Les Misérables Review: Modernized Yet Just As Fantastic As Ever
You’ll be hard pressed to find a bigger fan of Les Misérables than yours truly. Having read Victor Hugo’s novel four times and having seen the play 5 times now (including three times at the Fox Theater in Atlanta, once on Broadway, and one fantastic high school production), I consider myself to be pretty well versed in all things Les Misérables. There’s no place else I even considered being opening night when the play returned to Atlanta for the 25th Anniversary Production. What could possibly make the night any better? The fact that everyone sitting around me felt the same way. Les Misérables seems to be the one play that people actually go out of their way to see multiple times, and the one play that continues to pull at your heart strings as much the fifth time you’ve seen it as it did the very first.
Based on one of the greatest novels of the nineteenth century, Les Misérables has a number of plots but centers on an ex-convict, Jean Valjean, who tries to escape his dark past by becoming a force of good in the world. However, Inspector Javert is always one step behind him eager to bring him to justice for breaking his parole. As the years pass, and Valjean manages to remain uncaptured, we see the lives of everyone he comes into contact with and the struggles that they are facing. At its core, Les Misérables tells a story of love, emphasizing to the audience that to “love another person is to see the face of God.”
Les Misérables is back in Atlanta for a limited run, and even if you’ve already seen it a handful of times – there are a few new features that are well worth checking out. One of the first major changes is noticeable from the very first song. The turntable that sits in the center of the stage is gone, in its place are two large side sets that move together and apart as the play progresses. You may be thinking that this sounds minor, but to Les Misérables junkies it is quite apparent that things have been modernized.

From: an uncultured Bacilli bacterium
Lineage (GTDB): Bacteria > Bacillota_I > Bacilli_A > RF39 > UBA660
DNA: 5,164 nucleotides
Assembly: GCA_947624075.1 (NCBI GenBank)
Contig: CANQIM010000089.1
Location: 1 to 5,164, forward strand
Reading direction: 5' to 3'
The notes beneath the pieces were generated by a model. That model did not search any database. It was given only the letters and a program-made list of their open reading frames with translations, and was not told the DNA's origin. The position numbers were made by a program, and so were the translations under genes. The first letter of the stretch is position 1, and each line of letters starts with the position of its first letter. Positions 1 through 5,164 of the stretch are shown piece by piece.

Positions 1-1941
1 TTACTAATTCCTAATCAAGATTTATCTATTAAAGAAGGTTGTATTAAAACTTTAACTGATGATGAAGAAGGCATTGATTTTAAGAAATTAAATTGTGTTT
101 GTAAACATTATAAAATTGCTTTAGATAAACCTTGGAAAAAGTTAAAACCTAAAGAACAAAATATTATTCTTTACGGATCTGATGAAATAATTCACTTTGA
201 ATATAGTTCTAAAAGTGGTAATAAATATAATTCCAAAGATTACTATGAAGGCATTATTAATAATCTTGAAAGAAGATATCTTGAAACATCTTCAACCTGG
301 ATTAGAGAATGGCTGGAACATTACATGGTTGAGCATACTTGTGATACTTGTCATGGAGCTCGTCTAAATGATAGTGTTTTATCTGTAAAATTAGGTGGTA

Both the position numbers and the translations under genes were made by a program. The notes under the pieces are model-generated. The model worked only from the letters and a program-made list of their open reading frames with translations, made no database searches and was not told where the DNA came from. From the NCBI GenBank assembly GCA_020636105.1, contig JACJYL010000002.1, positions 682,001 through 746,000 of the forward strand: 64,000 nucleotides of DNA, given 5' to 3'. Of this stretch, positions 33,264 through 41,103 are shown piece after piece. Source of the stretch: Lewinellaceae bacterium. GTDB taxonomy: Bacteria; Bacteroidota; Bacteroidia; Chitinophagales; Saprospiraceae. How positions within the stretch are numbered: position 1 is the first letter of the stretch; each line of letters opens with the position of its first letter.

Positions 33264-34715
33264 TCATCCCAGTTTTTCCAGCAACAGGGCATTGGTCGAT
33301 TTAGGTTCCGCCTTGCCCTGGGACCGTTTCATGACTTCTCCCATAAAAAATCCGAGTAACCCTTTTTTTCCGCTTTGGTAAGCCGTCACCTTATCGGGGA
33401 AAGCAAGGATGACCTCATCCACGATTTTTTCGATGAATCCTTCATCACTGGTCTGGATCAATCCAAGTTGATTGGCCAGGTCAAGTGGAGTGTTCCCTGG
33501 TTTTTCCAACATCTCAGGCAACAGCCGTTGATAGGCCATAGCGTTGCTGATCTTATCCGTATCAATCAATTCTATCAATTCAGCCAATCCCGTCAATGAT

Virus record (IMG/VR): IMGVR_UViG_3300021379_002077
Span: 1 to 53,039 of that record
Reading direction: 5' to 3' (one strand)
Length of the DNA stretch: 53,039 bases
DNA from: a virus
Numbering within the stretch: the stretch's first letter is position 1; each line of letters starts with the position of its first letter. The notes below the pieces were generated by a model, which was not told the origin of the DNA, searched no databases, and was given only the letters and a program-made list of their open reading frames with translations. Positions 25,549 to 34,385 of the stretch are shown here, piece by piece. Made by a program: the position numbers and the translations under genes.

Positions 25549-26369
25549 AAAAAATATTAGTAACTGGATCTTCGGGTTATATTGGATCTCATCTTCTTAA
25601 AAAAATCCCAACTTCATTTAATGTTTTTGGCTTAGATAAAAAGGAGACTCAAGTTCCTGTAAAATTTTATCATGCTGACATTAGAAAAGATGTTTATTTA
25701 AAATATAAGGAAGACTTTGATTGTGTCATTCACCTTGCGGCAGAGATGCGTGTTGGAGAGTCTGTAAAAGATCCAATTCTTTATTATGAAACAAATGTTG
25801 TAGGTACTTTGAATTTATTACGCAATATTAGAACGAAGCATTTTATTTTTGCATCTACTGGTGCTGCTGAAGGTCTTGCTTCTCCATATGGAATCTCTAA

Ever-changing images that are projected against the back wall of the stage is another new aspect to the play. The screen helps to add more depth to the scenes – showing village buildings moving by as the revolutionaries march through the streets. Perhaps the coolest scene that utilizes this screen is when Jean Valjean is caring Marius through the sewers. Whereas in past performances of Les Misérables didn’t come close to illustrating the great description of the sewers that Hugo went into in the novel (not that it is even possible to do so in a musical), at least now we have a grander scene to convey the sheer complexities of that sewer system. (If it seems like I’m going off on a tangent here – read the novel – you’ll completely understand).
I was a big fan of the new changes, and even a fan of some the smaller more subtle changes. It was all about timing and brief pauses with an inexperienced and eager Marius singing “Heart Full of Love.” I’ve heard this song a thousand times, yet in this performance Max Quinlan(who played Marius) brought something new to the scene that illicited chuckles in the audience. While his character may have been inexperienced with love, it was clear that Quinlan was an experienced performer.
The major players are strong as ever in this tour as well. Peter Lockyer(Jean Valjean), Andrew Varela(Javert), Betsy Morgan(Fantine), Chasten Harmon(Eponine), Shawna Hamic(Madame Thenardier), and Timothy Gulan (Monsieur Thenardier) all gave truly flawless performances filled with the emotion and passionate that Les Misérables is known for evoking in its audiences.
I find it amazing that regardless of how many times I see this play, it still makes me choke up in all the same spots. “Dreamed A Dream”, “Little Fall of Rain”, “One Day More”, “Bring Him Home”, and “Empty Chairs At Empty Tables”…. yes I had tears streaming down my face that many times on opening night. This musical is a truly fantastic work of art, and while most that have seen it do declare it one of the best musicals of all time – I have to also say it’s simply one of the best stories ever told. If you’re not one of the more than 60 million people worldwide that have seen it – then you’re missing out. The 25th Anniversary tour is the perfect chance to see the magic, or to remember exactly why you fell in love with Les Misérables in the first place.
Les Misérables is playing at The Fox Theater in Atlanta through April 29th. Get tickets while you can at www.ticketmaster.com!
Review By: Emma Loggins